At the time of the accident, Ms. Reed was on Lawrenceville Highway (US 29) near Hamilton Road just north of Lilburn. Police say they received a call at about 10:30pm saying a woman had been hit by a red Honda Accord. When emergency staff arrived, CPR was performed on Ms. Reed and she was taken to Gwinnett Medical Center, where she was pronounced dead less than half an hour later. The police said they were unsure if Ms. Reed was walking across the road or standing by it at the time of the accident, but so far there are no indications that the driver was criminally at fault and no charges have been brought.

Other than the driver and passenger in the car involved there appear to be no other witnesses to the incident. Police spokesman, Sgt. Rich Long, said, “There is not really anything in that area that’s open at that time of night, that would be any kind of a draw to a person up there,” adding to the uncertainty of what happened.

Car accidents can create danger not only to other cars, but also to more vulnerable forms of transportation- like motorcycles, scooters, and bicycles. Car accidents can also be incredibly dangerous for pedestrians, who have no protection against the car. Drivers of all kinds of vehicles need to take particular care of pedestrians especially in areas where people are likely to be walking. .

Another tragic accident occurred over the weekend, involving a Georgia’s police officer who was perhaps not sufficiently careful. Jaquess Harris, 26, was crossing the street early Sunday morning to go to Club Ciroc in Columbus when she was hit by Kelly MacDonell, 26, driving a Columbus police car. “Not only did she get hit, she got carried, and when the car stopped, it threw her,” said Ivan Kauffmann, an eyewitness to the accident. Ms. Harris died at the scene.

Mr. Kauffmann also said there were skid marks from the police cruiser at least 30 feet long, meaning the police car could not have been going the 30-35 mile per hour speed limit. Another source said there were 100 feet skid marks. Several other eyewitnesses said the cruiser driven by MacDonell was going very fast, but did not have the emergency lights on. The cruiser’s windshield was shattered and the front bumper dented from the accident, as well.

There are many different types of vehicles on our roads, and therefore, many different types of vehicle accidents. This blog has discussed accidents involving cars, tractor trailers, motorcycles, scooters, and bicycles, but in the rural parts of Georgia, it is not uncommon to see a farm tractor on the road. Drivers of tractors can also be vulnerable to road accidents, particularly due to differences in speed, inability to make sharp turns, and decreased visibility.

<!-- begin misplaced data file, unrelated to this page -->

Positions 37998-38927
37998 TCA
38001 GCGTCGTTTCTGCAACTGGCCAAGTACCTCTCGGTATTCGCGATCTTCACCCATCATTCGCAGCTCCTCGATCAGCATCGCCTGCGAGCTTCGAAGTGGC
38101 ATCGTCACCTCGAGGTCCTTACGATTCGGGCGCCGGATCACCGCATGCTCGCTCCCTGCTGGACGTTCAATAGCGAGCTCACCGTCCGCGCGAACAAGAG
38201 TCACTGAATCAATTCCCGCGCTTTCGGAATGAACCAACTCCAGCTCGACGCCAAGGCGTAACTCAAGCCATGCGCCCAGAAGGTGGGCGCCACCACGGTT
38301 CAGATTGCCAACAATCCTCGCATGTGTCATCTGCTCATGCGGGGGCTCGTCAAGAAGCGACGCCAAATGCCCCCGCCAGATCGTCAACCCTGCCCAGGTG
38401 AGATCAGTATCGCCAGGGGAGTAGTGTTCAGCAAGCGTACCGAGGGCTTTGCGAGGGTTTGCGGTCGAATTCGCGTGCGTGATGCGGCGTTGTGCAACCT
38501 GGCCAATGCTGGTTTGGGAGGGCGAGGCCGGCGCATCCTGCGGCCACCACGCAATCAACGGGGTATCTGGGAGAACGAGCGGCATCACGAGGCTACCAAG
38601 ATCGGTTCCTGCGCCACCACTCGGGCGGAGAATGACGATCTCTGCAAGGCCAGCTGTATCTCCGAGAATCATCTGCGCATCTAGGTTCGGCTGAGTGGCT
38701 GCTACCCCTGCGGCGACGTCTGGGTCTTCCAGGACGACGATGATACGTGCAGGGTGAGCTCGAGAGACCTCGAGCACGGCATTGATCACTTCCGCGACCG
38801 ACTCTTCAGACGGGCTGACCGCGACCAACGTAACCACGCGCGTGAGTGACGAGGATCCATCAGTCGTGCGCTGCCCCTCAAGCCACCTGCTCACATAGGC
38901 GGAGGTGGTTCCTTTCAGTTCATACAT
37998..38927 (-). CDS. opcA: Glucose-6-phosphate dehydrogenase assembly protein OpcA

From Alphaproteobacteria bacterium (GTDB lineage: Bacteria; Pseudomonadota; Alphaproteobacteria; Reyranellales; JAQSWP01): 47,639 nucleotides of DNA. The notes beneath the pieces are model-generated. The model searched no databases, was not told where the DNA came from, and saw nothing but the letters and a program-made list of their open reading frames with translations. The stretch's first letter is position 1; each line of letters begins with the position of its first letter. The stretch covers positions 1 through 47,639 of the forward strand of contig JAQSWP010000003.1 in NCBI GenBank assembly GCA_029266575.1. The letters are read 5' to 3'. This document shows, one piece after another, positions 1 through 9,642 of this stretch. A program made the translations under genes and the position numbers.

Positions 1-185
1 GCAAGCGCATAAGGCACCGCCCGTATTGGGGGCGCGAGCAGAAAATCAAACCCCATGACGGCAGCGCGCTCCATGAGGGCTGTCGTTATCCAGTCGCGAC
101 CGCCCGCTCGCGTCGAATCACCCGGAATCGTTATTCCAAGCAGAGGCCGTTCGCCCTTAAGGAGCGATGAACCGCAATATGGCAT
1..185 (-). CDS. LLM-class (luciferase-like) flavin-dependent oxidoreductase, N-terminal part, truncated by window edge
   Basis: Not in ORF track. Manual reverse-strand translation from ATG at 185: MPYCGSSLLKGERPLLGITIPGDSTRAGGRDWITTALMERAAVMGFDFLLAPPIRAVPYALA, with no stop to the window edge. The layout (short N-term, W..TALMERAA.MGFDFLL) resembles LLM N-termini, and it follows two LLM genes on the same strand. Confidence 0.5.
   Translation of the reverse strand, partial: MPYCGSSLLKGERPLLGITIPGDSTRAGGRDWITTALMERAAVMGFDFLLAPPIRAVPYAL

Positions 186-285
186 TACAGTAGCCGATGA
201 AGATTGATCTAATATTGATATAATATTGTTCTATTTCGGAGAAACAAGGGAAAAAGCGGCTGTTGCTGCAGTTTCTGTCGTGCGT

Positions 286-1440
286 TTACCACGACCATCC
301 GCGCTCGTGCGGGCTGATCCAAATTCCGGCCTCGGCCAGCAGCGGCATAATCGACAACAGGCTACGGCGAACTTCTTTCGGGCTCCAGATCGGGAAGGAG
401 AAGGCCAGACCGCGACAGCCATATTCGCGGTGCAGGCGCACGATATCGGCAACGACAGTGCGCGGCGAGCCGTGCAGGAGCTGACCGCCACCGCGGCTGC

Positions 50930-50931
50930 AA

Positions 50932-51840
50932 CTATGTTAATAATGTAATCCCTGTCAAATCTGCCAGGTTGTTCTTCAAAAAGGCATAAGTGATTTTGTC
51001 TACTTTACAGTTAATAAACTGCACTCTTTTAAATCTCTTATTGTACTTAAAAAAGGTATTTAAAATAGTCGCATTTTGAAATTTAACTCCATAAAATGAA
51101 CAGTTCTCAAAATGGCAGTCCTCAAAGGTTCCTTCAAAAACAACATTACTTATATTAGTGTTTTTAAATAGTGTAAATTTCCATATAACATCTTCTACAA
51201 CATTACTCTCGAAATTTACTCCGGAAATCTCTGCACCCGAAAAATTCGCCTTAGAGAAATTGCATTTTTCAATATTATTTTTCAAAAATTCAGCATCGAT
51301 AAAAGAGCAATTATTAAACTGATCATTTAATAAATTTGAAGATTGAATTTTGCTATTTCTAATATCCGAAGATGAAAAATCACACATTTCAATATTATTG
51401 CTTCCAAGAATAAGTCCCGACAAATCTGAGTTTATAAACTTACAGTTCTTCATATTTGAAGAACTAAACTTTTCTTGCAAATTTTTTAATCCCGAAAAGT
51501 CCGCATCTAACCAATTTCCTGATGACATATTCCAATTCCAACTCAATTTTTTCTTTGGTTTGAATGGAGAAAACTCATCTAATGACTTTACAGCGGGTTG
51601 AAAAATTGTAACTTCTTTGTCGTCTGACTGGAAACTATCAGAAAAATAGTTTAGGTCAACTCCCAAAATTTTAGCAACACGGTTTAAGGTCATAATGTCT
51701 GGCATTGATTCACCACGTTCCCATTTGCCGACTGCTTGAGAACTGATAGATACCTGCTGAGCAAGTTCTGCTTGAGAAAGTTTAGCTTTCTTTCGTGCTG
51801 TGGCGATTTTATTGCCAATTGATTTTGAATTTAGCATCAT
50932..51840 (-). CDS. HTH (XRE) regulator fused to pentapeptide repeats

Accidents usually occur when a car is trying to pass these slow moving vehicles. Often motorists think the tractor is moving to the side of the road to let them pass, but really they are trying to make a wide left turn. The Georgia Farm Bureau states, on its website, regarding slow moving vehicles, like farm tractors, on the road, “Patience is one of the best ways to avoid a collision. Even if you have to follow a tractor for two miles at 20 miles per hour, it only takes six minutes of your time. That’s about the same as waiting for two red lights in town. When you find yourself behind a slow-moving vehicle, wait until you can safely pass.” tractoryield.jpeg

Recently, according to news reports, an elderly Rockmart man, Charles E. Mears, was injured after his John Deere farm tractor, complete with attached trailer, was hit by a car on Georgia Highway 278, according to officials from the Georgia State Patrol. The accident happened around 10:15am near the Cowboy’s convenience store. The car, a 2004 Hyundai Sonata, was driven by Olivia McVadon of Cedartown. She told police that she turned to answer a question from her daughter, seated in the backseat, and that is when she hit the tractor. The impact caused Mr. Mears to fall off his tractor, which continued to travel back and forth across the road until it hit a ditch. Mr. Mears was taken to the hospital for his injuries.